Tuesday, August 12, 2014

Why do we fear being eaten when we are more likely to die from what we eat?

Laura feeds some lambs. (Not only is Laura having a good time, she's doing something kind for some non-humans and she's entered the SAT Shark Girl Giveaway - see details below).
An interesting thought for the day...

All of this discussion about Shark Girl has me thinking about humans before we were on top of the food chain. Humans evolved as and with animals, as predators as well as prey…and even though we fear being eaten by something (e.g. loads of people are disproportionately scared of sharks, yet humans are far more likely to consume sharks than the other way around), the truth is that most of us are now more likely to die from mundane activities like overeating, or eating the wrong stuff.

Why haven't our fears caught up with our urban existence?

This passage, highlighted from a chapter by David Fraser, says it nicely.

“Science is an important source of beliefs within our culture, but it is only one source. It is also a relatively recent source which so far has dealt with only some of the questions that concern us. Science has greatly reshaped our beliefs about how to prevent infectious diseases but has told us remarkably little about how to prevent feelings of guilt; science has reshaped our thinking about the movement of stars but has left our understanding of love and ambition largely to the realm of literature.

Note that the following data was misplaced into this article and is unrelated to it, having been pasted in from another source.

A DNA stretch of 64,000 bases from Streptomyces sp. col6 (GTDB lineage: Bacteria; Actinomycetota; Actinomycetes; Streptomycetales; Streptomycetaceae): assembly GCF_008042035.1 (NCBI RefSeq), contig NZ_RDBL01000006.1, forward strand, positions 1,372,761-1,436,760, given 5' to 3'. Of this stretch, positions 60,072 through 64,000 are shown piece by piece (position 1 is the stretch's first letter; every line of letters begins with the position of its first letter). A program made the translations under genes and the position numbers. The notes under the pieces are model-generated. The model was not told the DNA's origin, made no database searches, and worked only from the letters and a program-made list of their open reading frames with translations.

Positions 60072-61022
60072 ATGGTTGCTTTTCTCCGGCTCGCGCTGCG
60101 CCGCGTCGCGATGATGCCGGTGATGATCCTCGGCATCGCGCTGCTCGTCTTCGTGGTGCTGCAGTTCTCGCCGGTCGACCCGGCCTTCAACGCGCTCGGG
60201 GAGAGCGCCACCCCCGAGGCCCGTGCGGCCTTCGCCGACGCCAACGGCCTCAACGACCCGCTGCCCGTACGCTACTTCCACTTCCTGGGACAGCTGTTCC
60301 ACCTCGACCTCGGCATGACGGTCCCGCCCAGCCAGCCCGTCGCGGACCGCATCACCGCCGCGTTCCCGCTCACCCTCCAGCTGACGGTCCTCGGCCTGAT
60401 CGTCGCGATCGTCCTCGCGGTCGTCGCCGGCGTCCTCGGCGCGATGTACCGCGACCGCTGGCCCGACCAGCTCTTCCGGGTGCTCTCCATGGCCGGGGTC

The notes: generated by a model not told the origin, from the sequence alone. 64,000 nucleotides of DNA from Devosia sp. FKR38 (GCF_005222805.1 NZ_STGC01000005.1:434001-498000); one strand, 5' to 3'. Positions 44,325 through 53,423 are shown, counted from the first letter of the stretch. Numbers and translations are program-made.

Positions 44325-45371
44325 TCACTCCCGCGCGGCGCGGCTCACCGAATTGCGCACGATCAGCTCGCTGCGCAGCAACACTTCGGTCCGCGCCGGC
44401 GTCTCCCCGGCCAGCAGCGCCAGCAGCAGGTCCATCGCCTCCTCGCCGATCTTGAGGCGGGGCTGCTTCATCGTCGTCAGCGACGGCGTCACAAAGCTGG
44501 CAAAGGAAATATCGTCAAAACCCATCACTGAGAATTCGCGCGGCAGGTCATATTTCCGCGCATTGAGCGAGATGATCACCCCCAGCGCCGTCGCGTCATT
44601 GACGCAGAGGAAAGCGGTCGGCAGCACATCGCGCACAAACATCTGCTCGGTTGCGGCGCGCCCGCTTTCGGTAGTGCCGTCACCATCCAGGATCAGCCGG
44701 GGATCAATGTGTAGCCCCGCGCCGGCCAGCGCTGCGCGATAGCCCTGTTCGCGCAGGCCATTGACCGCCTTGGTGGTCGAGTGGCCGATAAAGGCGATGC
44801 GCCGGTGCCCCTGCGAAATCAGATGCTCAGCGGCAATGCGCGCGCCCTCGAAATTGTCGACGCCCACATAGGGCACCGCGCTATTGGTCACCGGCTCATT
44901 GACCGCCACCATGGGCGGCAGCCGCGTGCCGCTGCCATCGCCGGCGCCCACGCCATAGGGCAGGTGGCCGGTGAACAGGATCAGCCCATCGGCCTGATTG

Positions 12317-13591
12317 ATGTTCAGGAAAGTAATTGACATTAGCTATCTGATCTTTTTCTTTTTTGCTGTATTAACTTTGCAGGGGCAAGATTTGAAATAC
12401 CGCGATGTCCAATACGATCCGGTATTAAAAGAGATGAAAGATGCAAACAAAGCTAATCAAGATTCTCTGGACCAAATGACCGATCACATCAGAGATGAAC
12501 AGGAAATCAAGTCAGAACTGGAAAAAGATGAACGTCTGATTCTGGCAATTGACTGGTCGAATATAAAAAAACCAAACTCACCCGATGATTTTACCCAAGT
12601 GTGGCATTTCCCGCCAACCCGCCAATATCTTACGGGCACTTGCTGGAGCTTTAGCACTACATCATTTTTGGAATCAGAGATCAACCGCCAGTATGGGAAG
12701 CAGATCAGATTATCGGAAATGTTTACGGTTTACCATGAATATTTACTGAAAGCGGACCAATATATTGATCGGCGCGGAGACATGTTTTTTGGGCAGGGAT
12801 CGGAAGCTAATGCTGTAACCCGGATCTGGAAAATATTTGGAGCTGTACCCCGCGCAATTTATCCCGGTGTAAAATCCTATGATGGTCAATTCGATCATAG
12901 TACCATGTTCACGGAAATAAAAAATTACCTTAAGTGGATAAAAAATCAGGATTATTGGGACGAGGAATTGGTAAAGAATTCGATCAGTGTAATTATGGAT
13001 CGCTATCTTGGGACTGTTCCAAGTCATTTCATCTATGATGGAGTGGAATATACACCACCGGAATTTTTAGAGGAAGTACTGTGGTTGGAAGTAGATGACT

And in some cases, the insights that we gain from science are slow to enter popular understanding perhaps because they seem less immediate than ideas that can be passed on in art, literature and the media. Thus, for example, people may avoid camping in bear habitat because of a traditional fear of wild animals, but continue in activities such as over-eating which (science indicates) involve much greater risks.” - David Fraser, 2008.
(NB Full credit to Dr Pauleen Bennett for pointing out this reference – about the history of our perception of animals – in the Centre for Veterinary Education’s Animal WelfareCourse).

Sutcliffe: minimal handling, an appropriate heat gradient, natural sunshine, close observation and assisted feeding with a bit of Hill's a/d. So far he seems to be responding well.
Thank you to all those readers who have asked after Sutcliffe the baby central bearded dragon. Yes, he is doing well and getting stronger, though natural UVB light in Sydney in winter is hard to come by! We're making the most of every sliver of sunshine (and he also has a UV light though we know not to rely completely on those). 

Meantime entries for the SAT Shark Girl DVD giveaway are trickling in. You have until August 21 to send us your entry – a photo of you helping out a non-human or several. For all the details click here

If you're interested in the ethics around zoo animals, free-ranging wildlife and captive wildlife, there is a thought-provoking lecture (divided into three parts) by Dr Dorothy McKeegan online. Check it out: part 1 here, part 2 here and part 3 here - allow about 20 minutes for each section).


Fraser D (2008) Understanding Animal Welfare: The Science in its Cultural Context. UFAW, Wiley-Blackwell: Oxford.